This is the one hundred seventy-first entry in the Scratching That Itch series, wherein I randomly select and write about one of the 1741 games and game-related things included in the Bundle for Racial Justice and Equality. The Bundle raised $8,149,829.66 split evenly between the NAACP Legal Defense and Education Fund and Community Bail Fund, but don’t worry if you missed it. There are plenty of ways you can help support the vital cause of racial justice; try here for a start. Lastly, as always, you may click on images to view larger versions.

Our one hundred seventy-first random selection from the Bundle for Racial Justice and Equality is engaging us in witty repartee. It’s Last Word, by Merlandese, and its tagline in the bundle reads:

Sophisticated RPG mystery where methods of discourse hold secret power

That’s right, readers. It’s time to… converse.

Last Word is, as its title suggests, a game about getting the last word. For you see, in the island nation of St. Lauden, getting the last word in a debate grants actual power, allowing the victor to impress their will upon their adversary (to an extent). In the highly stratified society of this place, the members of the noble Houses practice this art as a means to maintaining their social dominance. Which puts protagonist Whitty Gawship at something of a disadvantage, when she finds herself a guest at the manor of Professor Chet Chatters, mingling with other guests who are far above her station. Good thing she’s a quick learner.

The “RPG” in the tagline is clearly intended to mean a Japanese-style role-playing game. It has the familiar three-quarter top-down perspective, pixel art reminiscent of the 16-bit era of such games (although it also has large portraits for each character, in the style of visual novels), and the familiar tile-based movement as players explore the manor, search for clues, and talk to others. Except that those conversations can optionally lead to discourse, a verbal battle with its very own turn-based combat system.

In discourse, the goal is to move a peg all the way to the opponent’s side of a board shown at the bottom of the screen. To do this, players must select different types of remarks. Disruptive statements don’t move the peg much, but they do build up one’s Power meter. Submissive phrases convert Power into Tact (a separate meter), and Aggressive retorts spend Tact to move that peg a large distance. One’s opponent, naturally, is trying to do the same, making discourse a tug of war with careful resource management winning the day. Some details make this more engaging: each type of remark has three sub-types with different strengths, which act in a sort of rock-paper-scissors fashion to damage the opponent’s composure (essentially their defense), letting those Aggressive quips really hurt. Add in a bunch of special abilities that trigger under certain conditions, and discourse becomes an interesting contest of wits that continues to evolve as Whitty gains experience and levels up.

Unfortunately, levels are very important. Higher level wordsmiths can absolutely trounce low level aspirants, due to a huge starting advantage in position on the board, so Whitty will need to level up her skills to compete. And since there are only a handful of other guests, Whitty will have to engage in discourse with them over and over if she wants to improve. I did not relish this grinding, and managed to eke by for quite a while at low level, but that just made it more of a hassle to catch up later when I realized I needed to. It also meant that I went without the special skills that made discourse more interesting, only getting them late in the story. And I must specifically complain about a skill that simply nets more experience from discourse; this feels like Merlandese admitting that the grind in Last Word is boring by giving players an option to speed it up.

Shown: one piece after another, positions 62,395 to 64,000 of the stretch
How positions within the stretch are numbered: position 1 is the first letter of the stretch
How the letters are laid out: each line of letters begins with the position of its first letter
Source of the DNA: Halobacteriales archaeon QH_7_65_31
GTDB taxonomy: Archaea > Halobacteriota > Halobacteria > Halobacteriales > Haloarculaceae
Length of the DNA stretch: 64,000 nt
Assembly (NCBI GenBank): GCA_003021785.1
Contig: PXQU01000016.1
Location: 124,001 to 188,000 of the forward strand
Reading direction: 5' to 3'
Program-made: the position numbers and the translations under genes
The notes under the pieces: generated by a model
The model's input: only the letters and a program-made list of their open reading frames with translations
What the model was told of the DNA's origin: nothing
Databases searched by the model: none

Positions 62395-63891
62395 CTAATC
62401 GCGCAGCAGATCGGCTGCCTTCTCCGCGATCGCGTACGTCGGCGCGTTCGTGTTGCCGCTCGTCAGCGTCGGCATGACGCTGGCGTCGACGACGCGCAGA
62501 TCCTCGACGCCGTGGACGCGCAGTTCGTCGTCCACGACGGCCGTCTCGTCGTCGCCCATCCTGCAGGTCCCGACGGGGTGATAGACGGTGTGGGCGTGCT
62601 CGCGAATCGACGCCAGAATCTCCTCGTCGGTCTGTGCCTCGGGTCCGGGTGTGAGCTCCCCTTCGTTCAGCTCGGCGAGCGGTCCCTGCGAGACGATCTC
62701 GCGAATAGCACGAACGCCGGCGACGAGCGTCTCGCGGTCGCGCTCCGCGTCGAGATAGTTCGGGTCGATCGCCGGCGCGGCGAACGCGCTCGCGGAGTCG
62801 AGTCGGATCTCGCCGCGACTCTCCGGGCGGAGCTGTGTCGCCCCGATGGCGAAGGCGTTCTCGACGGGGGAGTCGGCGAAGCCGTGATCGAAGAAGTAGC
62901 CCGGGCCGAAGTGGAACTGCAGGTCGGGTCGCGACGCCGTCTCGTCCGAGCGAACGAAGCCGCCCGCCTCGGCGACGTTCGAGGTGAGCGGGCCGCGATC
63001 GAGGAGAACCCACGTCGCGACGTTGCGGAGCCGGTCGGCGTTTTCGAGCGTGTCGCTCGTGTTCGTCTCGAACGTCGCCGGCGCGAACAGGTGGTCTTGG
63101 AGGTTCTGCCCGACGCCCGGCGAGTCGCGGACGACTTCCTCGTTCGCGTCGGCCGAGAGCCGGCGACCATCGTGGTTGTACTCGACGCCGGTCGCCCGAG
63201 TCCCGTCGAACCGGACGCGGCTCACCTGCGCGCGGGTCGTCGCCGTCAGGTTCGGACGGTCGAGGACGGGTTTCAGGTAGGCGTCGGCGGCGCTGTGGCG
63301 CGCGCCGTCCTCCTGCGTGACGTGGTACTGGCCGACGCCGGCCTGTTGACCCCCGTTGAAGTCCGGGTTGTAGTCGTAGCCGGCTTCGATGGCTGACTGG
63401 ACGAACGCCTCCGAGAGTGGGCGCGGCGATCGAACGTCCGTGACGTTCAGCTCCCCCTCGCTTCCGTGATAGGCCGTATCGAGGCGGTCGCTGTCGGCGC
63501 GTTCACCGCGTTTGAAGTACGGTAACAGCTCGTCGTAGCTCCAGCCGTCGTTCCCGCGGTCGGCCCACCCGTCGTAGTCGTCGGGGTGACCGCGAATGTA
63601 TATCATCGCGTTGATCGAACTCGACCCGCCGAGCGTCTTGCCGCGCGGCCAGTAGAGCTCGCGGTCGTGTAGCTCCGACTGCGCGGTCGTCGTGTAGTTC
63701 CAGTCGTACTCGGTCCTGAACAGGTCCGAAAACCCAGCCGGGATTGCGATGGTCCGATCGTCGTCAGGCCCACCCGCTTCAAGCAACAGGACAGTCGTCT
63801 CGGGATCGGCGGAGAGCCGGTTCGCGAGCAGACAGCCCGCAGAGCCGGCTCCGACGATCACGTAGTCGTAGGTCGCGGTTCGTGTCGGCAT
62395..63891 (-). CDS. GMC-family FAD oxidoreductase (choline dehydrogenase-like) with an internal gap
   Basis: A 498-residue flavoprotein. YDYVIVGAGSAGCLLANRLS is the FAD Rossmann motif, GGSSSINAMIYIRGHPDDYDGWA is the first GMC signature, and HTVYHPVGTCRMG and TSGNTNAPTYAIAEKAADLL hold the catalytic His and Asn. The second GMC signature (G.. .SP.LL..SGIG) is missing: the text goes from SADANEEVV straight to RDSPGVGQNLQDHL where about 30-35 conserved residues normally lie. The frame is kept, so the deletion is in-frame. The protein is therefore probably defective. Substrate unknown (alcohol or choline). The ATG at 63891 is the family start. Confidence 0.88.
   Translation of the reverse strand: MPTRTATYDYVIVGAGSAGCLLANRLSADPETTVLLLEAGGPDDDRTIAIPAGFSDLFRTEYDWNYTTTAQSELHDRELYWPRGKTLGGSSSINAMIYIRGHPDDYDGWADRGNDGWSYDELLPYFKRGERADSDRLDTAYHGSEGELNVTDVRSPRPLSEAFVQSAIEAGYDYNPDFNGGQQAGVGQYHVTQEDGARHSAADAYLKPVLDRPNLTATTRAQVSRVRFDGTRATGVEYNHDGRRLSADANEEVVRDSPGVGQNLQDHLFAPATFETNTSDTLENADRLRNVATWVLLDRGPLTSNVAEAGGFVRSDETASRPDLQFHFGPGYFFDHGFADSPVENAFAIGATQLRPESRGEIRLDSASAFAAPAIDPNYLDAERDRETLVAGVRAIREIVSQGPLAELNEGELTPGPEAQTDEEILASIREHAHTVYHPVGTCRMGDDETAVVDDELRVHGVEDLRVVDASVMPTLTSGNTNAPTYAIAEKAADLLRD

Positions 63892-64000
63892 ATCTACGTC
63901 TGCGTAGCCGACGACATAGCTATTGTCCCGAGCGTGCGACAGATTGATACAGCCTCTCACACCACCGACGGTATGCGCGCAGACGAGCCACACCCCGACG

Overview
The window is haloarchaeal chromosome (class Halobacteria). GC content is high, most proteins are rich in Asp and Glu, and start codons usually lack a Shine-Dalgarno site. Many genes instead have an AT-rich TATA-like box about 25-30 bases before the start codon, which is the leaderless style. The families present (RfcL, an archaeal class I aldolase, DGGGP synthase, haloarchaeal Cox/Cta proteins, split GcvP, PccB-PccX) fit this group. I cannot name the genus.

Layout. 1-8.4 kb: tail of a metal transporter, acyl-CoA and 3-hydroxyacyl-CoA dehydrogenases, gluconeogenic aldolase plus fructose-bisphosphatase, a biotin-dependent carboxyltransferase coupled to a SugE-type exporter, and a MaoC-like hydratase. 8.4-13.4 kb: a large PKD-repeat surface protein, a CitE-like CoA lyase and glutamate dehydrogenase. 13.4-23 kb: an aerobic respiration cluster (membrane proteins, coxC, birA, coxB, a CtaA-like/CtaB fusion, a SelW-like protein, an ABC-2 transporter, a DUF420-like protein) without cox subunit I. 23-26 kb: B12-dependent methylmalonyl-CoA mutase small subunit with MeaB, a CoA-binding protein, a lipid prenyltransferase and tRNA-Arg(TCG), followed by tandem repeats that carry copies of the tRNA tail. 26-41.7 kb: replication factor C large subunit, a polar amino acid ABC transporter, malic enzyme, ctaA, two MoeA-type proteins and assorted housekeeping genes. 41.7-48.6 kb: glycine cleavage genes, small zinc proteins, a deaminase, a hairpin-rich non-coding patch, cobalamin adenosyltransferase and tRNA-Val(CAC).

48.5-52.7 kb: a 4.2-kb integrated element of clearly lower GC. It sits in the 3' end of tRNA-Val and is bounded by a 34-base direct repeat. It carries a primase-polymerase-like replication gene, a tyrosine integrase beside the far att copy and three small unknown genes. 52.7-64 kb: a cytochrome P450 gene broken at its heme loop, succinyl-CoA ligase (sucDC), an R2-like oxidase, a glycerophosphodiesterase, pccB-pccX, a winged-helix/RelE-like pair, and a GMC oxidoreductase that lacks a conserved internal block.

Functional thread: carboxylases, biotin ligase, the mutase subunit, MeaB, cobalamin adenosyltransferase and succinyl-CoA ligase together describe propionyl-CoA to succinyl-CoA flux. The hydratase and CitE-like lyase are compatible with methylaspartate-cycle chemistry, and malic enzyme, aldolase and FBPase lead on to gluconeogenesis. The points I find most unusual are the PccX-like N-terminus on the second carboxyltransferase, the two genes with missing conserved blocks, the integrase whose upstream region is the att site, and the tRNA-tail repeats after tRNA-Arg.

But the intention is clearly for players to try out discourse more often in the early chapters, which would have gone more smoothly for me overall. I didn’t realize at first that practicing discourse with Seymour Saymore — the other inexperienced debater at the party — actually levels him up too, which is related to some optional side stories. The story in general was a big motivator for me, as it’s well written and engaging. Part of why I didn’t want to grind for levels was my impatience to see where the story would go next. There aren’t many rooms of the manor to explore, but meticulous players will start collecting “key topics” which can open up certain locked conversations. Whitty can “equip” different key topics and then gossip with the guests about them, often revealing new information that increases the level of the key topic. I enjoyed searching for information and unlocking new clues through conversation as I tried to discover why Professor Chatters had trapped all of the guests here. It’s an intriguing mystery, and I loved the icons that appeared to show which topics I’d already discussed with whom, helping me determine who to seek out next. My main complaint about this part of the game is that Whitty cannot switch key topics while in a conversation menu with someone. She has to back out, switch, then talk to them again… oh wait, they’ve wandered off. An extra step of busywork.